The N.C. Department of Environmental Quality’s Animal Feeding Operations Program regulates animal operations.
These include swine, cattle, horses and liquid waste treatment system poultry. The program has established siting requirements for application setbacks from property boundaries and perennial streams since 1992.
The DEQ website says our state “has the strongest permit program for concentrated animal feeding operations in the country and is one of the only states that requires annual inspections of every facility.” A link to the requirements is online at deq.nc.gov.
According to The Associated Press, Smithfield Foods hasn’t changed the dominant method of hog waste disposal since hog operations multiplied in the state in the 1980s and 1990s. The practice involves housing thousands of hogs together, flushing their waste into holding pits, allowing bacteria to break down the material, then spraying the effluent onto fields with agricultural spray guns.
Lagoons and spray fields are allowed by state regulations that get renewed every five years.
The Texas lawyer representing plaintiffs in nuisance lawsuits says Smithfield doesn’t change the method here because pork productions costs are lower than in China, where the conglomerate WH Group is headquartered. Murphy-Brown, the named defendant in the lawsuits, is a subsidiary of Smithfield Foods, which is a part of WH Group, the largest pork producer in the world.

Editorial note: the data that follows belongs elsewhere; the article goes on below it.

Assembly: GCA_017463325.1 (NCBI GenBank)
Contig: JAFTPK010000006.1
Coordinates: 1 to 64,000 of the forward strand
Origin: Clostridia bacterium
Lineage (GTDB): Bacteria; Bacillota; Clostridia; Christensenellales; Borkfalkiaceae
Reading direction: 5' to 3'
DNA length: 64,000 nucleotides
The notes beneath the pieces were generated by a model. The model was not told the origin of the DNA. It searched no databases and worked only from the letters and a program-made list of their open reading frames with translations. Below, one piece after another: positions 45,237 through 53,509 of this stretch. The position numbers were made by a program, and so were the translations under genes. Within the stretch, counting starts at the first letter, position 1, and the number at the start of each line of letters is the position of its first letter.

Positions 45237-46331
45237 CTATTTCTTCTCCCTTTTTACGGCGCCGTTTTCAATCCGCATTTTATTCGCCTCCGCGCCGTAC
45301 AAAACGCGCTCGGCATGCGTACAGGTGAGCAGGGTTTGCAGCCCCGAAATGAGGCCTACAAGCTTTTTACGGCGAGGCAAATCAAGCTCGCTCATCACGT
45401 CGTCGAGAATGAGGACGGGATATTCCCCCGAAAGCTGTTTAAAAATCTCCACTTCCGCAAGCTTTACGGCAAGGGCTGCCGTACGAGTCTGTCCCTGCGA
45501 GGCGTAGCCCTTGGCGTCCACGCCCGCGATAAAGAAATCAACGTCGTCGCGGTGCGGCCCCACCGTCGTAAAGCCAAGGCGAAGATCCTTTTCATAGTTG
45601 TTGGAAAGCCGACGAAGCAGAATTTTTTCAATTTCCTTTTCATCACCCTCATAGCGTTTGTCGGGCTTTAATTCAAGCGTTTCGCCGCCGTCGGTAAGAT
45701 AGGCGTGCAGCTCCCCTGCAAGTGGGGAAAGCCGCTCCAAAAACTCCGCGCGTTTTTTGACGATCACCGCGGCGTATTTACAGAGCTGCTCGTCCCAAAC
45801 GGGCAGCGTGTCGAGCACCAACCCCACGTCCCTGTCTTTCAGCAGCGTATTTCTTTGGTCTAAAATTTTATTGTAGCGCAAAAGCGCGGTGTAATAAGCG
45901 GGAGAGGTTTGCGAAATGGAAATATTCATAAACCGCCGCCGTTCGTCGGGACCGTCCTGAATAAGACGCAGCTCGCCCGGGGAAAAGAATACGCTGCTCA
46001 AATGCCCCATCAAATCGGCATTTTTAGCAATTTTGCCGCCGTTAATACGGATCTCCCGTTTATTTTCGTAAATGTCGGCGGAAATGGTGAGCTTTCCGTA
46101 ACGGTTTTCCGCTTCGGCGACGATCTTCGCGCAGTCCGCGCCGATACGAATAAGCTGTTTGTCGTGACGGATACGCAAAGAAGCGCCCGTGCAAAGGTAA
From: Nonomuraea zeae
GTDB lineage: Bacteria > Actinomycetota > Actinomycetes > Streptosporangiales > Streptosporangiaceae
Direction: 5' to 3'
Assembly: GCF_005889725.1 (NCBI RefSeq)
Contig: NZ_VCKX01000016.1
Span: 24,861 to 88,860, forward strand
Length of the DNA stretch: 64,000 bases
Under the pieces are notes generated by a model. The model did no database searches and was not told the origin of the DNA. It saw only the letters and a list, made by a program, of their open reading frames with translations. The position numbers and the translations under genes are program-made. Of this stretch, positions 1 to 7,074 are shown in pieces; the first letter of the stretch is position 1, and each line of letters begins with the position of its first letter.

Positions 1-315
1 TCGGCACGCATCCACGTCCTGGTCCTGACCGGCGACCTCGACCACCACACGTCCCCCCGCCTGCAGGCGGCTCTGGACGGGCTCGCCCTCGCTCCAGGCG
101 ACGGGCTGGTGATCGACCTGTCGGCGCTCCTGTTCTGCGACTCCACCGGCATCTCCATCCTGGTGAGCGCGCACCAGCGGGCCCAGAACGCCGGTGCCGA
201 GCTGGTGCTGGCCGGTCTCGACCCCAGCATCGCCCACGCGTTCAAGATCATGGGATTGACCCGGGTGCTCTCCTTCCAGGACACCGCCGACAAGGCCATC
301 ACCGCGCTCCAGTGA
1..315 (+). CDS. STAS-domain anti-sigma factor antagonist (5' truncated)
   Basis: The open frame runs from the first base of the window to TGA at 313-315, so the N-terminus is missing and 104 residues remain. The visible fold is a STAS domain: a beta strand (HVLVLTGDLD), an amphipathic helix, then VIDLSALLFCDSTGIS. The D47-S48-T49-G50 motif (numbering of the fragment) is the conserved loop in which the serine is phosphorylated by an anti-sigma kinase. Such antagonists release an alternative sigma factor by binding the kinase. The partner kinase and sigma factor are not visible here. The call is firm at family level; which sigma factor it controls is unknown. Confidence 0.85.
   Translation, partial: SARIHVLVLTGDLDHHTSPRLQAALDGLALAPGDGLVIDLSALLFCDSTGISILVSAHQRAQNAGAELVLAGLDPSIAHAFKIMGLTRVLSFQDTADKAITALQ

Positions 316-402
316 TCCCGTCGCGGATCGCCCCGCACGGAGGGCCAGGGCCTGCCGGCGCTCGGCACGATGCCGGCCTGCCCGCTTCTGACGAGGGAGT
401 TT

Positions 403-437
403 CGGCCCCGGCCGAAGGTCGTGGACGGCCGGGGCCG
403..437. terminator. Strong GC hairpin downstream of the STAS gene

In Missouri, Smithfield Foods has started covering its waste pits. There, the waste is dripped onto fields from low-mounted hoses on tractors.
Duke University’s Office of Sustainability has partnered with several entities, including through grants, to turn hog waste into energy at Loyd Ray Farms in Yadkinville. The 8,600-head feeder-to-finish operation, Duke’s website says, flushes hog waste into an in-ground lined and covered anaerobic digester that produces and captures biogas.
The biogas “power a 65-kilowatt microturbine with excess beyond this capacity diverting to the system’s flare, during times of high biogas production. From the digester, the liquid waste flows to an open-air basin where the wastewater is aerated to reduce the concentrations of ammonia and other remaining pollutants so that it can be reused to flush the barns maintaining healthy populations of good microbial communities,” the website says.
Duke says it “reduces odor and soil toxicity, potentially increasing surrounding property values.”
Smithfield’s 2016 Sustainability Report includes information about its project in Missouri turning manure from 2 million pigs on nine of its hog farms into renewable gas.